Questions that Keep CFOs Up at Night

Financial Distress Q&A for Officers and Directors

About the Questions That Keep CFOs Up at Night Series

Dealing with the prospect of financial distress is obviously unsettling.  People can potentially lose everything they have worked for their entire lives.  Risks abound, with cash crises, creditor pressures, employee defections, and so forth.  In addition, professionals and others have their hands out for fees (going broke ain’t cheap) and companies should be rightly concerned about “agendas” that may differ dramatically from those of the company, its owners and its management.

If your company’s financial distress or the prospect thereof is keeping you up at night, you’ve come to the right place. We are releasing a series of articles over the next few months to give straightforward answers to questions company directors and officers have – or should be asking.

If you have a question that we don’t address, please let us know by emailing us at info@gordiangroup.com. And be sure to sign up below for our newsletter so that you don’t miss the next in our series.

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We have established this blog as a platform through which company Directors and Officers can get straightforward answers to questions they have – or should be asking.

Are You The Canary in a Coal Mine at Your Company? Denial Ain’t Just a River in Egypt

How do I get others around me to understand we have a BIG problem? Denial is a very common reaction to financial distress. And the messenger is sometimes shot, or at least treated like Chicken Little. The first order of business should be to identify the timing and extent of near-term crises.

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Bankruptcy Protection. What Happens if we File? Preparation is key.

What happens if we go into bankruptcy? In this CFO series post we cover five things to keep in mind if you file for bankruptcy protection along with some basic elements of the bankruptcy process.

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Cash Shortage and the Leaking Corporate Ship Will it result in corporate demise or clearer sailing?

Cash Shortage and the Leaking Corporate Ship. Will it result in corporate demise or clearer sailing? In this CFO Series post we provide some thoughts for companies facing a cash shortage and how it can potentially be dealt with.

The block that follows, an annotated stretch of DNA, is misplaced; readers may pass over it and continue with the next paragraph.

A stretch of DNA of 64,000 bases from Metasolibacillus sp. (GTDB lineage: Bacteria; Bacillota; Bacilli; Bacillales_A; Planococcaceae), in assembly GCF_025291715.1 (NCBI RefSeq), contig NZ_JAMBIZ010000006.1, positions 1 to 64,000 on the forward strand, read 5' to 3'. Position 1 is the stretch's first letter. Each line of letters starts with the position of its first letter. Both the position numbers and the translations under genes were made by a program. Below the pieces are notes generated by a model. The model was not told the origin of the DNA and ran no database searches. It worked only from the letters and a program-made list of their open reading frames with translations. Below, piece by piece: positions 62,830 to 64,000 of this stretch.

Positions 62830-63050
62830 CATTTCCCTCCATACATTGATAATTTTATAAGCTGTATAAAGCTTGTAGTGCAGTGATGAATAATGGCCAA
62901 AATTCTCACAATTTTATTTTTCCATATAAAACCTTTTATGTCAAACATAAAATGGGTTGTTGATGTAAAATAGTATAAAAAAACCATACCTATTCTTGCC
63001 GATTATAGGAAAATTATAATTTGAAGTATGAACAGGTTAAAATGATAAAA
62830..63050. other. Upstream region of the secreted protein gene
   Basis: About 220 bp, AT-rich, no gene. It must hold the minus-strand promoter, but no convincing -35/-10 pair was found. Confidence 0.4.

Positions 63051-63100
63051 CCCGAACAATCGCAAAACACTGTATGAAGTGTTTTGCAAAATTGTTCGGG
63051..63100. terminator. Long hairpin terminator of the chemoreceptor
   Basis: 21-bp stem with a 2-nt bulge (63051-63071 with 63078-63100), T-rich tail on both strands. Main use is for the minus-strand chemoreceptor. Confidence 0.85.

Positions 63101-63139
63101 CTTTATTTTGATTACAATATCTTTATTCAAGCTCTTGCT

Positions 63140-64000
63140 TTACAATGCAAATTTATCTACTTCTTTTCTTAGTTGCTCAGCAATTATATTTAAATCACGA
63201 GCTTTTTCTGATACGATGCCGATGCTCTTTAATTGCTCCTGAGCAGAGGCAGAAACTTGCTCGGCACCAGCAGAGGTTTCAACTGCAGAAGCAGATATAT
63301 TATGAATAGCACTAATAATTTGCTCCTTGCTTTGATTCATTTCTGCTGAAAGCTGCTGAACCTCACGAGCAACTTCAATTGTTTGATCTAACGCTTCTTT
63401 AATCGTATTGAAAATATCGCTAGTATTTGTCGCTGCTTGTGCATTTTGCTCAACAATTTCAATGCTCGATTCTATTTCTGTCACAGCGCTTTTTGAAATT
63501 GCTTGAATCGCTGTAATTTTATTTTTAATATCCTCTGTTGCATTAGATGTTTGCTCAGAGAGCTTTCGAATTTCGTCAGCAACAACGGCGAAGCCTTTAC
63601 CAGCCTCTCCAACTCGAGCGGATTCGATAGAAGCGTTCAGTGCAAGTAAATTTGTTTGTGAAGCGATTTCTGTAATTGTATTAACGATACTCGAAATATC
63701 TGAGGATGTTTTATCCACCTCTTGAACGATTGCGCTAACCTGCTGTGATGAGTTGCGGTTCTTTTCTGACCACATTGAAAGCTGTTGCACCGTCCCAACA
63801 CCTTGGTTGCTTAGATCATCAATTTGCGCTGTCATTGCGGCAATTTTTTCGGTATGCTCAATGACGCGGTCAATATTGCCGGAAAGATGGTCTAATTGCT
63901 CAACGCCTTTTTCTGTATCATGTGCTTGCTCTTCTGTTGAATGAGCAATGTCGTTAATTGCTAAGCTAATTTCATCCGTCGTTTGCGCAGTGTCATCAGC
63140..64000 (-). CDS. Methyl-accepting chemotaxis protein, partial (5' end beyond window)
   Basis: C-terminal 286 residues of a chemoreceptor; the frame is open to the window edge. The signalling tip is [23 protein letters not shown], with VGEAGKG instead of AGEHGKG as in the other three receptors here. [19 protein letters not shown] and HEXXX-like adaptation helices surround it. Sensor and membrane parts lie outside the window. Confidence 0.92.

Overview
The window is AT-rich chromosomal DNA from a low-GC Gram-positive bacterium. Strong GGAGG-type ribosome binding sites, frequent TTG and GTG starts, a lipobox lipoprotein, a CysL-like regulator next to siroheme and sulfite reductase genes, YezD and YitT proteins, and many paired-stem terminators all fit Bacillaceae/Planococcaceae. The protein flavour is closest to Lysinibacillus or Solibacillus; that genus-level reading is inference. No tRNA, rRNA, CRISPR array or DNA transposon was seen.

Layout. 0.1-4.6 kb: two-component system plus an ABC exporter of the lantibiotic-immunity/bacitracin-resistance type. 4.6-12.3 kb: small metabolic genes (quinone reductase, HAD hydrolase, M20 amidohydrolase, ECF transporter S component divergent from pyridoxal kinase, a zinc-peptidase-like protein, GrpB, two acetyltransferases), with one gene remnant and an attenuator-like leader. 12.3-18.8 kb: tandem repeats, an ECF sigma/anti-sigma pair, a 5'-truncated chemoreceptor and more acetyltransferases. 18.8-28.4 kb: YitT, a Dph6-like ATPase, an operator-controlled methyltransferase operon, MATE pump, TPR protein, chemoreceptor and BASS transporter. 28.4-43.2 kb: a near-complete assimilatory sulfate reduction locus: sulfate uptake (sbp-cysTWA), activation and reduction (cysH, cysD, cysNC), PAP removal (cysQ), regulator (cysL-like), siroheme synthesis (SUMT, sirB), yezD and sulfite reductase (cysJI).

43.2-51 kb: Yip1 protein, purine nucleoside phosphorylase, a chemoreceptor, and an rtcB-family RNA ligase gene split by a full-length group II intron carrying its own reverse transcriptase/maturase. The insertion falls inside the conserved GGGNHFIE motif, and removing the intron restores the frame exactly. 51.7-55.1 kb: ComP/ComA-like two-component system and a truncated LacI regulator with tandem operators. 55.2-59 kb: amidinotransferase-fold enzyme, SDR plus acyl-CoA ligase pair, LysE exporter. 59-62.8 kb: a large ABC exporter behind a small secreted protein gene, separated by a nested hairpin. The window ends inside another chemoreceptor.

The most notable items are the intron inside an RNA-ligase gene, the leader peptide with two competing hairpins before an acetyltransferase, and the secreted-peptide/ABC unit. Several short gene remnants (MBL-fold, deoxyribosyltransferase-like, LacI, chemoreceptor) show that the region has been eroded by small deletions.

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distressed business

Distressed Business. Is it Worth it to Stay? Should an Officer or Board Member Leave?

What’s in it for me? Am I better off quitting?In this CFO series post we focus on the officer, director or an employee at a distressed business who is wondering whether to leave the company or not.

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Dealing with a Financially Distressed Business? Picking the Right Distressed Advisory Team

How do I evaluate different financial and legal advisors? In this CFO series post we focus on key issues and potential solutions when dealing with a financially distressed business.

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The Distressed Company and the Corporate Officer Disparate Advice – Sorting It All Out and Stopping the Angst

I am being advised to do inconsistent things by different professionals and Board members. How do I sort this out? In this CFO series post we focus on the helping key leaders and decisions makers at a financially distressed company set priorities and goals.

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My Company Is In Real Trouble Now What Do I Do?

My company is in financial trouble. Where do I go to get advice? In this CFO series post we provide some key questions the CEO and Board members need to ask once they admit “my company is is real trouble” 

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Signs of Financial Distress in a Company Doc, How Bad Is It?

Dealing with the prospect of financial distress is obviously unsettling. People can potentially lose everything they have worked for their entire lives. Risks abound, with cash crises, creditor pressures, employee defections, and so forth. In addition, professionals and others have their hands out for fees (going broke ain’t cheap) and companies should be rightly concerned about “agendas” that may differ dramatically from those of the company, its owners and its management.

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I Don’t Have Much of an Economic Stake. Why Not Just Give the Company to Creditors?

Why do I care what happens in the financial restructuring? Why not just give the company to creditors? One constant across a sea of distressed restructurings is that the various constituencies of a company will have differing views as to values and related parameters. After all, each is myopically focused on its own recoveries. Left to their own devices, these groups may squabble as long as they can.

My Board is ultra-nervous about getting sued. And all of us are getting different advice from different people.

Every situation is different, and needs its own legal scrutiny. And we are not attorneys. But we will tell you that Board members will be inundated with many lawyers and well-wishers telling them that they need to sue for peace with the creditors in order to get releases. Many of these directors, particularly those who have never been through the distressed experience, will be rightly concerned.

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